One of my granddaughters has become afraid of the dark. She needs a night-light on in her room or the hallway and her door cracked open in order to fall asleep. The darkness makes her feel insecure and apprehensive. Because there are fewer distractions in the dark, her imagination seems to take off and her fears loom larger.
I’m sure there are many adults, like my granddaughter, who are also afraid of the dark. Not the dark of night, but the dark times in life when pressures, problems, pain and even persecution envelope us in a fog of confusion or depression … those spiritually dark times when God seems far away.
If you are one of those currently experiencing darkness, and the fear that can often come with it, I want to encourage you. God is active in the dark!
God is present in the darkness
What is the current darkness that you are experiencing?
What comfort or encouragement do you receive from the following verses? Genesis 1:2; Exodus 20:21; 1 Kings 8:12; Psalm 23:4, 97:2 and 139:11-12. Write out the specific phrases and explain in your own words why they are meaningful.
Whom do you know who is afraid of the dark—whether it’s nighttime darkness or the darkness of life? Which of these verses will you share with him or her?
What are some of the treasures to be found in the darkness? Read Isaiah 45:3, Psalm 63:6-8, Exodus 16:10 and Mark 9:7.
God changes things in the darkness
Describe the change in the Israelites’ circumstances that took place at night. Read Exodus 14:1-31.
What seems to be blocking your path? Could God be removing it in the darkness?
How did God’s relationship with people change radically one night? Read Luke 2:1-15.
Describe the change that the shepherds witnessed firsthand. See Luke 2:16-20 and Philippians 2:5-7.
If God entered time and space as a baby at night, why do you think He can’t enter into your darkness, bringing peace and joy?
Comparing John 20:20 with Luke 24:1-8, describe the history-splitting change that took place at night.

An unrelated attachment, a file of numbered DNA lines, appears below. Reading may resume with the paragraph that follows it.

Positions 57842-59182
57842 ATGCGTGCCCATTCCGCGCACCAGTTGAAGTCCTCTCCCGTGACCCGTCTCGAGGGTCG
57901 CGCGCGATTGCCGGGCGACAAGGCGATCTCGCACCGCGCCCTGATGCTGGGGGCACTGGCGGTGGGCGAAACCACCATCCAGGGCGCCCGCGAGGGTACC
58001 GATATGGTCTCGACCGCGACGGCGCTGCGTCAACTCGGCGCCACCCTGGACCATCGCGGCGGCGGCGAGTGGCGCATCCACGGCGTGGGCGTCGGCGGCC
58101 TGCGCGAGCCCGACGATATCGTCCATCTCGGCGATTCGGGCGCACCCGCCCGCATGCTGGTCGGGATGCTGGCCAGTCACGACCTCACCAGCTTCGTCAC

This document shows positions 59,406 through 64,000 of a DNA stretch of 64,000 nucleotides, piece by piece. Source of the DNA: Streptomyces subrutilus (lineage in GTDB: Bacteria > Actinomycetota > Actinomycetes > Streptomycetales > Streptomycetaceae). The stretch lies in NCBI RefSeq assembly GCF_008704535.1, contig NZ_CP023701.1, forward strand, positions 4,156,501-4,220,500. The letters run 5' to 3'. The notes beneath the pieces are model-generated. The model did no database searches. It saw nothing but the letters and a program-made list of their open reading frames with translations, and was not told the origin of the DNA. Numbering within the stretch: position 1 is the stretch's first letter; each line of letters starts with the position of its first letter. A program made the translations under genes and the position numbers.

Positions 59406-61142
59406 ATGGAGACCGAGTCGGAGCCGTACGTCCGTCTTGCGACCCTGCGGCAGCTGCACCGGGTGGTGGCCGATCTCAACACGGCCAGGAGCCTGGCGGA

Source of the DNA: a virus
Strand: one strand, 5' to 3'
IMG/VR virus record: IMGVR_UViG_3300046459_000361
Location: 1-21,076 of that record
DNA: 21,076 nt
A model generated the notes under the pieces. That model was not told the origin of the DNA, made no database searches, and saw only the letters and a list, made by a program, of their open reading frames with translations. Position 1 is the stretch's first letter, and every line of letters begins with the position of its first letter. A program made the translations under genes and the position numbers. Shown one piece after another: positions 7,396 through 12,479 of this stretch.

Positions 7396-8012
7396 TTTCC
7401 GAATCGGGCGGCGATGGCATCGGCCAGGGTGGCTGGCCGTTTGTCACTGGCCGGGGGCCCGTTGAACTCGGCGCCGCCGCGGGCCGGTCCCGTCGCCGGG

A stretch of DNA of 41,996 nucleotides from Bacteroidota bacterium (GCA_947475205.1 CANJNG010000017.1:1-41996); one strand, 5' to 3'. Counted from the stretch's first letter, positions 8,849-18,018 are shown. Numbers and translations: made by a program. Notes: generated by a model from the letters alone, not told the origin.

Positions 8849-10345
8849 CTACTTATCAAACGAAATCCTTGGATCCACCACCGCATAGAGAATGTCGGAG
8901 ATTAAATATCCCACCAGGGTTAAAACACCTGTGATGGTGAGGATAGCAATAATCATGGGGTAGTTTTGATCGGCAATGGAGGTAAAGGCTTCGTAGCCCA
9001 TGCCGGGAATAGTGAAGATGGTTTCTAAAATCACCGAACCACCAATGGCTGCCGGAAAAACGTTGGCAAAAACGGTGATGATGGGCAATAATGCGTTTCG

How is this historic change still causing change today? Read Ephesians 1:19-23, Romans 10:9-10 and Romans 8:5-12.
From the following verses, describe the changes that took place at night: Daniel 6:16-22, Acts 12:5-11 and Acts 16:22-34.
What prison holds you captive? What binds or hinders you from serving God? Could God now be at work to set you free even though you see no outward evidence?
God speaks in the darkness
Read Genesis 27:41-28:22. Describe Jacob’s circumstances as well as what his emotional state could have been in Genesis 28:11.
How did his circumstances remain somewhat the same, while his emotional and spiritual state changed during the night? What brought about the change?
How did God change Samuel one night from a boy to a prophet?
See 1 Samuel 3:1-21. What was the key to the change?
What would Samuel have missed if he had refused to get up at night to listen to God’s Word because he was too tired?
Is it possible that you would discover more of your life’s purpose if you spent time reading your Bible, listening for the voice of God to speak to you through it? Could God be calling you to read your Bible in the night … either in the midst of your difficult circumstances, or in the literal night as you stay up later or rise earlier in order to spend time with Him?
What radical truth did Nicodemus learn when Jesus talked to him at night? Read John 3:1-8.
When was the last time you heard God’s voice, either during the night, or when you were going through a difficult time?
Why do you think God speaks to us in the darkness?
If you are living in the darkness …
of an obstacle blocking your progress,
of a humanly hopeless situation,
of death or disease or divorce,
of prison walls that bind or suffocate you,
of fear or failure or frustration,
of doubt or danger,
of confusion or depression …
Be assured. God is with you, He will change things, and He has a Word for you. So … go ahead. Turn on the Light! ©2012 Anne Graham Lotz